Are you happy with your money and your life? The majority of us aren’t, but I want to help you correct that.
Financial columnist Jonathan Clements wrote a piece about figuring out your priorities with money. Survey says only a third of us describe ourselves as very happy with our finances. Half of us say our lives are dull. Only about a third of us are really satisified with work.
And here’s the thing: These survey questions have been asked for the past four decades and the responses are consistent even though disposable income has doubled during that same time.
3 questions about your happiness
So what will make you happy? Clements cites the work of the Kinder Institute of Life Planning and their 3-question template designed to help you figure it out. Here it is:
1. Imagine you have enough money today for the rest of your life. What would you change in your life? How would you change your life?
This question helps you get to what the goal is. What do you want to do? So many people find that setting aside time for travel or hobbies can significantly improve their satisfaction with life. Interestingly, many people wouldn’t change how much they work if they were financially set, but they would change what they do otherwise with their lives.
Once you have the answer to this question, ask yourself this: What wants (not needs) that you spend money on now do you need to give up to have the time or resources to do what you really want?
2. You’re terminally ill with 5 or 10 years left to live. How would you change your life?
This question presupposes that your finances are what they are right now, unlike the last question. But a question like this one can really change your priorities. Enough said.
3. What if you were told you had just 24 hours left? What would you do differently? What would you change?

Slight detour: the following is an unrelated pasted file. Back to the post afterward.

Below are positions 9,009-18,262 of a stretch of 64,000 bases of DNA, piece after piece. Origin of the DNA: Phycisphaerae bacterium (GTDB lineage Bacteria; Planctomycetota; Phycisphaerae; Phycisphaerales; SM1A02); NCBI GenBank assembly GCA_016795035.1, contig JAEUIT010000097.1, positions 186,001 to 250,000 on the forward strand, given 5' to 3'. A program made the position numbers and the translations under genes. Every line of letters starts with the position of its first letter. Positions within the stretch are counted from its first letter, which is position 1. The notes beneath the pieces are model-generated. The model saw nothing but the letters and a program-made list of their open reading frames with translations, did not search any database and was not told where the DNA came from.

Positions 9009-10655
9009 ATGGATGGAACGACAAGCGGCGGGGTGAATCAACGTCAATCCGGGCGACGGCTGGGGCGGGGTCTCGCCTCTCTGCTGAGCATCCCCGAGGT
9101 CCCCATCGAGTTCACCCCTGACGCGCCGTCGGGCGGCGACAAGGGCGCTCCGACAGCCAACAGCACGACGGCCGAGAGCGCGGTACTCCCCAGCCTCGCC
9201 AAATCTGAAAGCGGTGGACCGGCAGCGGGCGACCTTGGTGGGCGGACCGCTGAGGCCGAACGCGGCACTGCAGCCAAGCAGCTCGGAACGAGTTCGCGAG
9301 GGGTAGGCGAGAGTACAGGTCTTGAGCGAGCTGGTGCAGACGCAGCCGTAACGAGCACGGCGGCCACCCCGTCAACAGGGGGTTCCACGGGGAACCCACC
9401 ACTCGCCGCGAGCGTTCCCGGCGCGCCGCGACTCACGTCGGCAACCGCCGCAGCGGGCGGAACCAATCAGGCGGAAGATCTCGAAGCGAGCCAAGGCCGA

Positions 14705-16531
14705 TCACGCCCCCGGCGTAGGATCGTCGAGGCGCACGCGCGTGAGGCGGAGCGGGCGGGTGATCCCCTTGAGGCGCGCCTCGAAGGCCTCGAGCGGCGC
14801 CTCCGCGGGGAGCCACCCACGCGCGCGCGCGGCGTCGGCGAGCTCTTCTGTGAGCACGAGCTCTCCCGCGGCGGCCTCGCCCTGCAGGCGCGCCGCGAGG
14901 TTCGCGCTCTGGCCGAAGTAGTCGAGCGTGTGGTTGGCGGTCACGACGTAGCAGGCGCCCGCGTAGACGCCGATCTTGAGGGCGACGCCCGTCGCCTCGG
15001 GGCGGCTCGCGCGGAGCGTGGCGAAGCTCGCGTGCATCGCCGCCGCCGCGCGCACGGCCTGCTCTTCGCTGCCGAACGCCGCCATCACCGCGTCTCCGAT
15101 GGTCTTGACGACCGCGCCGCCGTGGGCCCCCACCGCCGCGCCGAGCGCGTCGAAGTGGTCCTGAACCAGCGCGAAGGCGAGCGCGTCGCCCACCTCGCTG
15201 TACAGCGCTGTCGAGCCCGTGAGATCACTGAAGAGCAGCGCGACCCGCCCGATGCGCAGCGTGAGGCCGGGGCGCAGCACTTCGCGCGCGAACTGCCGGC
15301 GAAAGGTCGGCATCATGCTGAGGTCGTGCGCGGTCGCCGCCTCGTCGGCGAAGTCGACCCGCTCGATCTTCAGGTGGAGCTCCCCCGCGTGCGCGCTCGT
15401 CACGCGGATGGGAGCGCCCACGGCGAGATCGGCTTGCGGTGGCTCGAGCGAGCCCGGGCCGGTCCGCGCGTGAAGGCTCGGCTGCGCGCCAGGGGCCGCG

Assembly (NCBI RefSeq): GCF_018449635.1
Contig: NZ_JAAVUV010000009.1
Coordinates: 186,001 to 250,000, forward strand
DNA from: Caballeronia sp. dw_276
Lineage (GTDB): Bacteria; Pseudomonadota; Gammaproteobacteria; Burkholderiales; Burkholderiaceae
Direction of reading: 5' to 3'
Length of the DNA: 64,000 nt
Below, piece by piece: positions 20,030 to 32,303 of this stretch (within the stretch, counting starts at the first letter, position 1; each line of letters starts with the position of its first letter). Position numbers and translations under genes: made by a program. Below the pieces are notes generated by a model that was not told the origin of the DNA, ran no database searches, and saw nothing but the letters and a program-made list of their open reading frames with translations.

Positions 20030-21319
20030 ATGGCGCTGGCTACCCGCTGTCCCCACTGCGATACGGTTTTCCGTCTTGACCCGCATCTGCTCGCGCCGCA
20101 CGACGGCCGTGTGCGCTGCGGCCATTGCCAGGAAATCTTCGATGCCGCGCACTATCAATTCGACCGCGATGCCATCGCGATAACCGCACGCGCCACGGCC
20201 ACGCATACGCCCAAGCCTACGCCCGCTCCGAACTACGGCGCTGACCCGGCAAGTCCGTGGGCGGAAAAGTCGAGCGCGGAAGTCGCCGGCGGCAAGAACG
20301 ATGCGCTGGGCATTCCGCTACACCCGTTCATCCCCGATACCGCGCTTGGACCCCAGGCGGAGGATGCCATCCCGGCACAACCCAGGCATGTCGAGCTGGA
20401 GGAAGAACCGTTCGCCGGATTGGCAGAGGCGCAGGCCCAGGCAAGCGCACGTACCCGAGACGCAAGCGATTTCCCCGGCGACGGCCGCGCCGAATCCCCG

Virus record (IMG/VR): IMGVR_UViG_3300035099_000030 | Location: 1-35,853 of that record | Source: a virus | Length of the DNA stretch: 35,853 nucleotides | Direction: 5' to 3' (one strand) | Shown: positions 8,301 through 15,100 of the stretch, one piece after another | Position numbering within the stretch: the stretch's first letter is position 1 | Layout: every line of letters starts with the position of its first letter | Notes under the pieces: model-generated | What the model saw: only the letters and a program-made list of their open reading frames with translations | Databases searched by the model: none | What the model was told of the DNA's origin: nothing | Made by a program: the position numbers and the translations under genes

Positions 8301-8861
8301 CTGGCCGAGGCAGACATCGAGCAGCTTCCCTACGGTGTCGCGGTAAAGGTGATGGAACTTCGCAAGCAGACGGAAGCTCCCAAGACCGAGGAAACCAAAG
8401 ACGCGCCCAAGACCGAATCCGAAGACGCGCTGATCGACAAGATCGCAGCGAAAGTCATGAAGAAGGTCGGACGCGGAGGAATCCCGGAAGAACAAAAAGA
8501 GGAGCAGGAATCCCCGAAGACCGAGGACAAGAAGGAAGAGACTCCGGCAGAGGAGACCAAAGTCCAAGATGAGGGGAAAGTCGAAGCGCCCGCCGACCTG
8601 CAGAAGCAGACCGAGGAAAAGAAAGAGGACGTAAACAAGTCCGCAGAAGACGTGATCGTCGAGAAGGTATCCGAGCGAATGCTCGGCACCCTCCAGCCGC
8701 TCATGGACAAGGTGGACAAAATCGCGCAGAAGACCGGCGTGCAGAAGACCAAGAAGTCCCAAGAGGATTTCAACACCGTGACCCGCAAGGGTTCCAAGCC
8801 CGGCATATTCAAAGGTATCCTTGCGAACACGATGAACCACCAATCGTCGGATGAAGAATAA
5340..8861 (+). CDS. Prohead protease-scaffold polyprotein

The reality is you never know how much time you have left. Think of this as the last day you have. What would you change, what would you do or not do?
“The point is to reflect on your life,” the founder of Kinder Institute of Life Planning told Jonathan Clements. “With the final question, you get down to what’s bedrock, what’s absolutely critical. Sometimes it’s something that’s creative, like, ‘I never got to play jazz in a club.’ Sometimes it’s something that’s blocked them for years, like ‘I never resolved my relationship with my sister.”
As for me, I’m really thrifty. I’m a max saver. I save money and invest it like a madman. But for what purpose?
For me, it’s about independence. I don’t have to fear that I say something that some industry or influencer takes umbrage to and then they try to destroy my voice on the radio. So saving money lets me speak my mind with integrity in my line of work. I don’t have to worry that something I say would mean I have no more income.
For you, think about those priorities. Really think through deep inside what will make you satisifed. What will bring you joy?